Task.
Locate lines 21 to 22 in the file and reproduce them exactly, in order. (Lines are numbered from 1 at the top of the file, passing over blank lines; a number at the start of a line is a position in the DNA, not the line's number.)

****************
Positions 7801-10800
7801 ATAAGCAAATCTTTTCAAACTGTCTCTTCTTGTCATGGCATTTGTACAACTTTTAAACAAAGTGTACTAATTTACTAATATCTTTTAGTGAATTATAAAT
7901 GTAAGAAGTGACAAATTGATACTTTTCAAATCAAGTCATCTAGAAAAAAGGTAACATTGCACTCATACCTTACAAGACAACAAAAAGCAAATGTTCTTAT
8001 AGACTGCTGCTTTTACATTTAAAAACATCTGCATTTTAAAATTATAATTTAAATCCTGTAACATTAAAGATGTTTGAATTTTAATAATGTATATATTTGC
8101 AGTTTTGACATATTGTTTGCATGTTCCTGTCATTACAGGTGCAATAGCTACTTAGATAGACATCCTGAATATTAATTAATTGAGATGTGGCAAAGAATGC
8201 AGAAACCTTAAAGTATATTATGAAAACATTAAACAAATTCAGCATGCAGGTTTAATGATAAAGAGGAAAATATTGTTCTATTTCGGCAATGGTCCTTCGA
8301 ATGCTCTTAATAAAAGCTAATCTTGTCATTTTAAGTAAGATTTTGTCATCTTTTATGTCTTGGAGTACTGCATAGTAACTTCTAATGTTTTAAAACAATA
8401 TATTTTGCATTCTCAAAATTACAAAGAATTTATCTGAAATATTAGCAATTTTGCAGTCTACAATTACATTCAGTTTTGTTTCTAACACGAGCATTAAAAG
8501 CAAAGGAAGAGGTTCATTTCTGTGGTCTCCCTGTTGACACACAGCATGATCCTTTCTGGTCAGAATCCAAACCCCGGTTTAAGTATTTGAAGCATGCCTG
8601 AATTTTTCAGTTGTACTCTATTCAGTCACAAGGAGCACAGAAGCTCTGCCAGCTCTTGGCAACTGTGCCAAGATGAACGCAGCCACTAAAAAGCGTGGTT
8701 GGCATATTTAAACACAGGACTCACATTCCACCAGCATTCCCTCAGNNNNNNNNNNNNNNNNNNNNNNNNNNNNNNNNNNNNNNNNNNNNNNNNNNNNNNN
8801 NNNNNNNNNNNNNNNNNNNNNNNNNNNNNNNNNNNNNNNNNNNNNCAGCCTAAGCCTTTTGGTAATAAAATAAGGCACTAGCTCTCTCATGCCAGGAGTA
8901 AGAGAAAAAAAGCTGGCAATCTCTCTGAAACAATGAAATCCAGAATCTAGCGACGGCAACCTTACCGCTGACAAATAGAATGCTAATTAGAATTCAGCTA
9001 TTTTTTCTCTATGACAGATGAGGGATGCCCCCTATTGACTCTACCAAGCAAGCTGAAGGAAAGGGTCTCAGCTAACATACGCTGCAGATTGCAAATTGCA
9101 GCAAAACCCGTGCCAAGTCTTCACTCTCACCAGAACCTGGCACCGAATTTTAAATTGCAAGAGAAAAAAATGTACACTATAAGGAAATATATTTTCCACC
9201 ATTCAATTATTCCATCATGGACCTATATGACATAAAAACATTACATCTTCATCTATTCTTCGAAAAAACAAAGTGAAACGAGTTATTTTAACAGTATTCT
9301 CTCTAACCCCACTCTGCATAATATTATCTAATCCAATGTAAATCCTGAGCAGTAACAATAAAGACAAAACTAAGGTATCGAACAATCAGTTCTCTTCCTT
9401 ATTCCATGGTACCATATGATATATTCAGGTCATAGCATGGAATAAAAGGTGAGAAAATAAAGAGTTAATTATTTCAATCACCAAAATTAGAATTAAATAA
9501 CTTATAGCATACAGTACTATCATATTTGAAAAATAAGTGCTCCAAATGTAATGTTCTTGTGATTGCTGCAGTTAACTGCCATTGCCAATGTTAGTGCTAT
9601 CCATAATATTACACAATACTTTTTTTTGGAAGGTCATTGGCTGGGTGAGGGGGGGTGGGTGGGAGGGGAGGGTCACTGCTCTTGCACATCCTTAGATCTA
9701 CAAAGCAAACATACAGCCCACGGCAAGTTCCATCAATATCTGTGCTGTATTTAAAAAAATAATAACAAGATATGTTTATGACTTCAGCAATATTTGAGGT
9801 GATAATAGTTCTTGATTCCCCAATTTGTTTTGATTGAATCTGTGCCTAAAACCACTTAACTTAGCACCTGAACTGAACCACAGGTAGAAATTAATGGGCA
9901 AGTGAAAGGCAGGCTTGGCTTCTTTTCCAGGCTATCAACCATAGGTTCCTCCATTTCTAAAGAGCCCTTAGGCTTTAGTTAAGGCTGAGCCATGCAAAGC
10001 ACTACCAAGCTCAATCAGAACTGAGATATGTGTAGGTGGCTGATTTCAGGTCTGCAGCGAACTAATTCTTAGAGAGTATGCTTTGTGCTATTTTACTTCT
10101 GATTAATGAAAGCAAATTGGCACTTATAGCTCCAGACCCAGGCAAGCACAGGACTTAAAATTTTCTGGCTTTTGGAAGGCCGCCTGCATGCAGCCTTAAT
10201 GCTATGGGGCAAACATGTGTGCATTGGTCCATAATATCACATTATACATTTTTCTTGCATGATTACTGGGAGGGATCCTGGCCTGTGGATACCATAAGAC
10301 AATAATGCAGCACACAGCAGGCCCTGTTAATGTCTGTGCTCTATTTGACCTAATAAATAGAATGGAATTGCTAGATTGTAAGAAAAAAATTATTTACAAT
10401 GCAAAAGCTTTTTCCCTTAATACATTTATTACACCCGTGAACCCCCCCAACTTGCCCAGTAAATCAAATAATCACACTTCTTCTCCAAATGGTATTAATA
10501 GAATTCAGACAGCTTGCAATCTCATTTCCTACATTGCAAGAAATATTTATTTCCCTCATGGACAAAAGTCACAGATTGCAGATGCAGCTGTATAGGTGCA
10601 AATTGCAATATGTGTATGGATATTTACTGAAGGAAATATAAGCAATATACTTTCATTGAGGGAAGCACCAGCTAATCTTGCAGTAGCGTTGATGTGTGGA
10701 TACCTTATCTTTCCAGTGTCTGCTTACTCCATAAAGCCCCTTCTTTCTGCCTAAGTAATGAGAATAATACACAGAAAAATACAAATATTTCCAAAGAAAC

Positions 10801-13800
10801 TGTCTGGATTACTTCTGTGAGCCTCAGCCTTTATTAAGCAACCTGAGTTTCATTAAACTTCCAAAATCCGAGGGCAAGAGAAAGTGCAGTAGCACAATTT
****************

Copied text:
9701 CAAAGCAAACATACAGCCCACGGCAAGTTCCATCAATATCTGTGCTGTATTTAAAAAAATAATAACAAGATATGTTTATGACTTCAGCAATATTTGAGGT
9801 GATAATAGTTCTTGATTCCCCAATTTGTTTTGATTGAATCTGTGCCTAAAACCACTTAACTTAGCACCTGAACTGAACCACAGGTAGAAATTAATGGGCA